The establishment of judicial review entails a risk, however: judges could
start to enforce values that are different from those that the political community
accepts. In order to offset this risk, democracies usually entrust the selection of
constitutional judges to the majoritarian political branches 27. In this way they
ensure that judges will interpret the Constitution according to the understandings
that are most commonly shared. In this regard, however, there is an important
difference between the United States and Europe: in the United States the federal
judges have tenure for life, whereas the justices of the Constitutional Courts in
Europe normally serve for a limited period of time 28. The American solution has
26 As Owen Fiss argues (“The Supreme Court 1978 Term. Foreword: The Forms of
Justice”, 93 Harvard Law Review, 1 (1979), p. 13), judges exercise their power after a
dialogue with very special qualities has taken place: “(a) Judges are not in control of their
agenda, but are compelled to confront grievances or claims they would otherwise prefer to
ignore. (b) Judges do not have full control over whom they must listen to. They are bound
by rules requiring them to listen to a broad range of persons or spokesmen. (c) Judges are
compelled to speak back, to respond to the grievance or the claim, and to assume
individual responsibility for that response. (d) Judges must also justify their decisions”.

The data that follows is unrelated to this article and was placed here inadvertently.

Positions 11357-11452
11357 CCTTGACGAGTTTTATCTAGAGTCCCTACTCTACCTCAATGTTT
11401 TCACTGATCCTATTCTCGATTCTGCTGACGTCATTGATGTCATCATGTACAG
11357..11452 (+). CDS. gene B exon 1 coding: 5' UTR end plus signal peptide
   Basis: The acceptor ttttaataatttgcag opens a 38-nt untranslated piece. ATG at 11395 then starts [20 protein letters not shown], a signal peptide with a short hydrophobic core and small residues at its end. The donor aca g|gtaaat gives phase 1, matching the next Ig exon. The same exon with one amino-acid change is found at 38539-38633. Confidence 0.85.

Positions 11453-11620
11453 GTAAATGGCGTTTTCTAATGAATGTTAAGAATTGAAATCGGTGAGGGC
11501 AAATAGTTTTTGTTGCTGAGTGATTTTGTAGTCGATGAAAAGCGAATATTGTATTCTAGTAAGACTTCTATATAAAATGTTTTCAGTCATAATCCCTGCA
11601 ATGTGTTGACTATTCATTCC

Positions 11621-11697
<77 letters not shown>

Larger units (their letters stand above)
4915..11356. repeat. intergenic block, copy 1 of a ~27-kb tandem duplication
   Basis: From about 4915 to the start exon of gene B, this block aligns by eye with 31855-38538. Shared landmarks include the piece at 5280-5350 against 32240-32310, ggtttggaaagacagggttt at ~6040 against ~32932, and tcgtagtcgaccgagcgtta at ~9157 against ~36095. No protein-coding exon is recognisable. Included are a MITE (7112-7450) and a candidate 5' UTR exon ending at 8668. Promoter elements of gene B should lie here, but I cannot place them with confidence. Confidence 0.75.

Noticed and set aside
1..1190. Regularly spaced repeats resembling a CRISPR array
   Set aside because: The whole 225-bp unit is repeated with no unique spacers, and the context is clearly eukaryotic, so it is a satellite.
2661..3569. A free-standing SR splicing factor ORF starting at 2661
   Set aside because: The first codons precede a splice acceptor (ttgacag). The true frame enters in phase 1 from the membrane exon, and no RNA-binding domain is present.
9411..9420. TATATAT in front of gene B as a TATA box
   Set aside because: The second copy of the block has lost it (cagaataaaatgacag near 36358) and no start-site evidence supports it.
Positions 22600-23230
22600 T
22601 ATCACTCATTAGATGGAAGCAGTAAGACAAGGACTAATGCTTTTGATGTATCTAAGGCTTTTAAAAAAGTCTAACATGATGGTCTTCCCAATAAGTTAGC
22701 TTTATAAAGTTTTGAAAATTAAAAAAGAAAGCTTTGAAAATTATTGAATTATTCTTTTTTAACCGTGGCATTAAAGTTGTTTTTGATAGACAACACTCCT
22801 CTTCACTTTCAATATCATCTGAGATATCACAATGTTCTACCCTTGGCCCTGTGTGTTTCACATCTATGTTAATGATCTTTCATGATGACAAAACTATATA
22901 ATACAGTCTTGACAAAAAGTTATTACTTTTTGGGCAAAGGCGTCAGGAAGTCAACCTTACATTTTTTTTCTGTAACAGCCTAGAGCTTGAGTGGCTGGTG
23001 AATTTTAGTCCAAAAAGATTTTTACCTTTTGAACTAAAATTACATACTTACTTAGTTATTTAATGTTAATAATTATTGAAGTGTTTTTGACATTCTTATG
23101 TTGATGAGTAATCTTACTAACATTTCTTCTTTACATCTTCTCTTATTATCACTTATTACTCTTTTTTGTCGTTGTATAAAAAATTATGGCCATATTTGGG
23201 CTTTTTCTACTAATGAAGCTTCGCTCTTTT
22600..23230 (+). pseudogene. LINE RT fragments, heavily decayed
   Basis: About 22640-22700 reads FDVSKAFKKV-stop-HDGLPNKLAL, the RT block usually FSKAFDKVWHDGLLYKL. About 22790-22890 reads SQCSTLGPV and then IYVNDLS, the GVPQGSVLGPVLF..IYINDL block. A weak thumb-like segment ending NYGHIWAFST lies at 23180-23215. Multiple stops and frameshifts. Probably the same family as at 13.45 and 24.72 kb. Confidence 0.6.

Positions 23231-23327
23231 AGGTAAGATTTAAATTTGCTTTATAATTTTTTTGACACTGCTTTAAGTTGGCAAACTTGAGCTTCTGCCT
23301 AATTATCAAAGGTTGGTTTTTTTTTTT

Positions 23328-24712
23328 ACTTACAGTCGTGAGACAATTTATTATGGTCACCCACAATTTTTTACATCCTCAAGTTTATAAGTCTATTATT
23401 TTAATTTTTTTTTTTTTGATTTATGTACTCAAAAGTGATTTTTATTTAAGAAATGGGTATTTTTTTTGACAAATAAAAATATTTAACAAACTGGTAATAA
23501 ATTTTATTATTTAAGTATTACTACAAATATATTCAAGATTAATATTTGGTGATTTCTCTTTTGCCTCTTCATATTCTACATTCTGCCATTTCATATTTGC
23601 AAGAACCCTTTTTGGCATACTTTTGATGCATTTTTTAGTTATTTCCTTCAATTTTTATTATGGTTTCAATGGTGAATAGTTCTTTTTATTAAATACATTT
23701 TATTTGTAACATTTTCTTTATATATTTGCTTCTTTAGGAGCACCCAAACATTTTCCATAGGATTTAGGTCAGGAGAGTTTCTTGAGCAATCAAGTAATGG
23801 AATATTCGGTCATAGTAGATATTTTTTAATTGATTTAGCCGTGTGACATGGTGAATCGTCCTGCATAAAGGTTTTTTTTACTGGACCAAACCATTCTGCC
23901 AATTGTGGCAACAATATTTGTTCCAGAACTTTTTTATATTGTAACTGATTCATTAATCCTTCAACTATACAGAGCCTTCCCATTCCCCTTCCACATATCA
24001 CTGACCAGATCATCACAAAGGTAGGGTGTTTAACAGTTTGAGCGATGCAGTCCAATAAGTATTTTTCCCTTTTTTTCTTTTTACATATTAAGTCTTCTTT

Although Fiss refers to these features in order to support his thesis that judges are in an
institutionally suitable position to give meaning to the public values of the community, I
think those features are also relevant to support my thesis that courts can enrich public
debates and contribute to maintain a general public culture that is sensitive to rights.
27 In the United States, for instance, the Justices of the Supreme Court are appointed by
the President with the advice and consent of the Senate. In Europe, the members of
Constitutional Court are normally selected by the majoritarian institutions. In Austria, the
Court is composed of 14 justices: 8 are selected by the executive, 3 by the National Council,
and 3 by the Federal Council. In Germany, there are 16: 8 are elected by the Bundestag and
the other 8 by the Bundesrat. In Italy, there are 15: 5 are selected by the President of the
Republic, 5 by Parliament, and 5 by the high courts (2 by the Council of State, 2 by the
Supreme Court, and 1 by the Court of Accounts). In Spain, the Constitutional Court is
composed of 12 justices: 4 selected by the Congress, 4 by the Senate, 2 by the executive, and
the other 2 by the General Council of the Judicial Power (whose members in turn are
appointed by the Congress and the Senate). In Portugal there are 13 justices: 10 of them are
elected by the Assembly, and the other 3 are appointed by those 10 themselves. France is a
special case, in that it is not the Houses of Parliament but their Presidents that decide the
appointments: of the 9 justices of the Constitutional Council, 3 are selected by the President
of the Republic, 3 by the President of the National Assembly, and the other 3 by the
President of the Senate. For useful information on this, see Dominique Rousseau, La justice
constitutionnelle en Europe (Paris: Montchrestien, E.J.A., 1998), pp. 49-57.
28 The period is 12 years in Germany and 9 years in Italy, France, Spain and